Our Pug, Poppy, aged so slowly and gracefully that we gradually incorporated changes to our home to accommodate her needs without a lot of conscious thought. For instance, when going up and down our steep wooden stairs in our old farmhouse became difficult for her, we began to scoop her up and carry her without a second thought.
We’d been doing this for two years or more when my husband asked one day, “What happens when Poppy can’t do stairs anymore?”
“We’ll continue to carry her like we have been,” I replied.
He looked surprised. “I thought we just did that because she liked it.”
Lifting her small, sweet self was not much of an effort. The other actions we took to keep her comfortable in her final years were simple, too, but helped keep her happy until it was time to say the long goodbye. Below are some ideas that you might incorporate to keep your senior dog content in her later years.
The Best Dog Bed
A dog’s bedding needs change with age, so evaluate whether your pet’s bed is still meeting his needs.
- Examine the style of bedding. Geriatric dogs sleep a lot! If the bed has high sides, your dog may have trouble entering or exiting. Think about replacing high-sided beds with those that have low edges or are completely flat.
- Rethink the comfort of the bedding. There are many varieties of memory foam beds on the market for dogs now. Thick, soft, cushions that gently support their bodies offer real comfort.
- Consider temperature. Some dogs seek out the warmest spots to rest. Beds with heated pads under their covers can be purchased to give your dog his own super cozy spot to sleep. Other dogs seem to prefer chilly surfaces. Gel beds are available that offer both a cushion and a cool place to lie.
- Keep things clean. If your dog has occasional problems with incontinence when sleeping, consider putting a washable “pee pad” under the bed’s cover. The cover will help hold it in position, and if an accident occurs the cover and pad can easily be removed and washed.
Seek Out Trouble Spots In Your Home
Take a walk around your home and contemplate what each area would be like to navigate for an older dog. Pay special attention to any steps or flights of stairs you might have. For many dogs, trouble managing stairs is one of the first signs of aging. It could be due to arthritic changes in their spine or joints, lack of muscle tone, or it could be because their vision is declining.
“Keep a light on where there are stairs, both inside and out,” says Dr. Bjorn Lee of PenBay Veterinary Associates, Rockport, Maine. “Dogs navigating steps in the dark may be more prone to slips and falls. This can make them hesitant to use the stairs at all. Good illumination can really help.”
Adjust To Changes In Your Dog’s Well-Being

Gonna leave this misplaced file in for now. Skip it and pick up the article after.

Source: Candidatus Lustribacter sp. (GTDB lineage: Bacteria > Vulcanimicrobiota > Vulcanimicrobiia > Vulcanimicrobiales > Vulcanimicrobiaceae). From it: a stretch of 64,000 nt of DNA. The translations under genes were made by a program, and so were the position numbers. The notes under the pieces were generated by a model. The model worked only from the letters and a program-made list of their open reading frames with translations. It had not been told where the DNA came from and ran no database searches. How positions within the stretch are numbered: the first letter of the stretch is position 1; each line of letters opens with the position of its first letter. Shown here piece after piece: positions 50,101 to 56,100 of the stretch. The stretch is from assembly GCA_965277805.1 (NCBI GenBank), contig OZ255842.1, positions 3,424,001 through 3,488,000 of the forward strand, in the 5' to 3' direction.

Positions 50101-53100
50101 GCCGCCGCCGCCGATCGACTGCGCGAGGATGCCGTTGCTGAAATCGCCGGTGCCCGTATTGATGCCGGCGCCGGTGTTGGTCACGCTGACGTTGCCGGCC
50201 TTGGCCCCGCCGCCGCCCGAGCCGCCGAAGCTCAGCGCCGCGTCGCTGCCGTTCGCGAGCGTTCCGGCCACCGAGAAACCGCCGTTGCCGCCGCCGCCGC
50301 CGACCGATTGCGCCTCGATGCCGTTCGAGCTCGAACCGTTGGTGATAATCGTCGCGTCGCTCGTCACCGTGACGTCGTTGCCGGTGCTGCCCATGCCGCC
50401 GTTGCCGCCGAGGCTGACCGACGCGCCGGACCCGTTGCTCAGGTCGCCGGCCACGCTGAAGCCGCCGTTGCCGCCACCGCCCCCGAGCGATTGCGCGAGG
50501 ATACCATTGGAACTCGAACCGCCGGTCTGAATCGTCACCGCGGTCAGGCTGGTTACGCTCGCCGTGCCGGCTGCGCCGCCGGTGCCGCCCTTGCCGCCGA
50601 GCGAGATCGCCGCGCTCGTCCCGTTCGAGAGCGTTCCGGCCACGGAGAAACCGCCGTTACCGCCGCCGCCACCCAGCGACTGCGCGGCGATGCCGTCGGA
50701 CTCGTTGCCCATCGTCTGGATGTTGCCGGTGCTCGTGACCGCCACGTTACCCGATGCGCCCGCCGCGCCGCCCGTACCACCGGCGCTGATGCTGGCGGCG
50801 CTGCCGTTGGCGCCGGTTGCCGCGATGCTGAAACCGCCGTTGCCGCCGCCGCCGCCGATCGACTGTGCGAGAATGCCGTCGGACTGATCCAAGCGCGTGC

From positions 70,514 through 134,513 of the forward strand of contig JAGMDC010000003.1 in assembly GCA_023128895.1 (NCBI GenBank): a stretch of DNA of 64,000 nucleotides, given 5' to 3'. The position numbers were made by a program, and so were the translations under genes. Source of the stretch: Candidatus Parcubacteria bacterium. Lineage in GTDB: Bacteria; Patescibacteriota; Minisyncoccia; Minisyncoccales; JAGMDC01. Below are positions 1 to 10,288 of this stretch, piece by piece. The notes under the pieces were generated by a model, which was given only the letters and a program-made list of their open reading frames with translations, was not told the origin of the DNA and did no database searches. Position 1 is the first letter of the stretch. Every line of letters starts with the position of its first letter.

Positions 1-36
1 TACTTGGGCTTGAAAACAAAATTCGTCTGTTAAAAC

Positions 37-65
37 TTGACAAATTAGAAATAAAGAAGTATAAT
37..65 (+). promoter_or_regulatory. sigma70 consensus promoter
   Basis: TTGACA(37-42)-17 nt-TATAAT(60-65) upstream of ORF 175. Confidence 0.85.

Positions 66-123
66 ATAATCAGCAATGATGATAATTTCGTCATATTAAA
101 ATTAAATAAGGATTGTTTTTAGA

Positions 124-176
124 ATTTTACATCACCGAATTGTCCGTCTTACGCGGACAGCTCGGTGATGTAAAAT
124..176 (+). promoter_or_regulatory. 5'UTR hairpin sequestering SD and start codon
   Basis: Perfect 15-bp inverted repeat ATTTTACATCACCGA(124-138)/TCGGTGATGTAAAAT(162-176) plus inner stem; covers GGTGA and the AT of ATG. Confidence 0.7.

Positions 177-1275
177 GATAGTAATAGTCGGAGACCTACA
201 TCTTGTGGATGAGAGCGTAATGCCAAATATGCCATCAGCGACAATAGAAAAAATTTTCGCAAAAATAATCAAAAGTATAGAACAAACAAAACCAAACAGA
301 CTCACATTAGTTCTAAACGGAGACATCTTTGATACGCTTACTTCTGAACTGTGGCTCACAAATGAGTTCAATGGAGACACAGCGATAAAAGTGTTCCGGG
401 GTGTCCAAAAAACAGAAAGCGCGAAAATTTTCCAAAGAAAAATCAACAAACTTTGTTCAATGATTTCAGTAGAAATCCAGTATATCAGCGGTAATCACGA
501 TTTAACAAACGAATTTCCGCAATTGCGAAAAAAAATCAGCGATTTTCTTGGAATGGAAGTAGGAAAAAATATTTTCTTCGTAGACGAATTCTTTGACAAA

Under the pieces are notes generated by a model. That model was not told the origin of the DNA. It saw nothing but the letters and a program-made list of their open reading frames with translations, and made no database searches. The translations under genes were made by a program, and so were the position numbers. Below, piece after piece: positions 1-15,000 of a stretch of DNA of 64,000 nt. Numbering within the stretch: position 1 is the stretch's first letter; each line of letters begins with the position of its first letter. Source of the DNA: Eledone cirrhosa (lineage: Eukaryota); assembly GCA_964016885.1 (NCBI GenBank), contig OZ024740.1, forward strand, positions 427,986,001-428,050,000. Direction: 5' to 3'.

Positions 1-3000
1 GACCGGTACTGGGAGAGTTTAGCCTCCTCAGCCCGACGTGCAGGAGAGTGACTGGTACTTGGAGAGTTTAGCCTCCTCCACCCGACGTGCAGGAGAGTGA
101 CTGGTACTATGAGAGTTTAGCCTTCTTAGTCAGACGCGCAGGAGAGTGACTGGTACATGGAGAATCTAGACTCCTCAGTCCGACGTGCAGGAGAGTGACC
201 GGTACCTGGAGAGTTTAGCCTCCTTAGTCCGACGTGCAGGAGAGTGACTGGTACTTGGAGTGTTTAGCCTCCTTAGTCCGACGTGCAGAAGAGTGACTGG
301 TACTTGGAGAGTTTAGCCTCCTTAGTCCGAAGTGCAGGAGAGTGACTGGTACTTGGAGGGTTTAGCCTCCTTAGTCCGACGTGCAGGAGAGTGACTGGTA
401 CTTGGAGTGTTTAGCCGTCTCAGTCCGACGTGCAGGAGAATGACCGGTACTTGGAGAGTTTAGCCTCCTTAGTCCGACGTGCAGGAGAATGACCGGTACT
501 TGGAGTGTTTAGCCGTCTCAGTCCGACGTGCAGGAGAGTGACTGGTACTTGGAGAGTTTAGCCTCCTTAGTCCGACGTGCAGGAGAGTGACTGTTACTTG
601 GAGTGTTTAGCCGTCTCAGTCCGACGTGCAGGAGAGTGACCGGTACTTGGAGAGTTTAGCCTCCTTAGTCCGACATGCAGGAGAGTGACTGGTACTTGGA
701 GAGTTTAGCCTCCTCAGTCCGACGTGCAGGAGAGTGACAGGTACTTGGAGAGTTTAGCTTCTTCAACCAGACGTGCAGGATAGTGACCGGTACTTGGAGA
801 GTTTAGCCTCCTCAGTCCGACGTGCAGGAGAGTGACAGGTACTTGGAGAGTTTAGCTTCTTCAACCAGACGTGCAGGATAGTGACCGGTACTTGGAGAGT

If your dog is experiencing vision problems, he may bump into things that he previously was able to avoid. Soft, foam, pipe insulation can be purchased inexpensively at the hardware store, and used to pad obstacles that your pet might run into. Examples of this are things like raised brick hearths, sharp table corners or any dog-eye-level object that might be dangerous. Sight-impaired pets appreciate it if you leave the furnishings where they have always been, so they can move about by habit and not fear crashing into any re-arranged items.
“Some older dogs may experience increased anxiety over things that previously didn’t bother them,” Lee says.
“Sometimes keeping nightlights around, especially if you are not at home, helps them feel more confident. The best way to respond to anxiety is to give your dog gentle, brief re-assurance. If you go overboard, holding the dog and making a big deal about the anxiety, you can actually reinforce the behavior.”
Some people leave soft music playing for their pet when they are not at home, and report that it helps to keep their pet calm when alone.
Other ideas to consider incorporating are:
- Placing ramps or stairs against furniture your pet is allowed on, to ensure easy access.
- If your dog sleeps on your bed, purchase soft, mesh guards designed for young children to help prevent falls. Another option is to simply place your bed on the floor.
- Use rubber-backed mats on top of smooth floors to give your pet traction if slipping is a problem.
- Trim your dog’s nails regularly and check to make sure there is not a lot of hair growing between the paw pads. This helps your dog have a better grip on the floor when he walks.
- Regular, gentle exercise will help keep your pet’s mind stimulated and body more limber. Tailor the time and type of activity to your dog.
Be Aware Of The Ambient Temperature
Older pets sometimes have difficulty regulating their body temperature as easily as they did when they were younger. Avoid exposing your dog to extremely hot or cold temperatures for long periods. Hydration is also critical.
“It is important to make sure older dogs have access to clean, cool water at all times,” Lee says.
Ask Your Vet For Recommendations
You might consider talking to your veterinarian to ask if there are suggestions he or she has or any dietary supplements that might help keep your dog comfortable as he ages. With improvements in diet and excellent veterinary care, many dogs are living to advanced ages, and your dog’s veterinarian may have some great ideas for you and your pet.
A friend once told me, “As people age they become just like themselves, only more so.” I find the same to be true of dogs. It is as if aging brings out the true essence of their inner being. Sharing time with senior dogs is a gift to be treasured. Simple changes in your home will help keep your companion safe and secure so you can enjoy each other’s company to the fullest.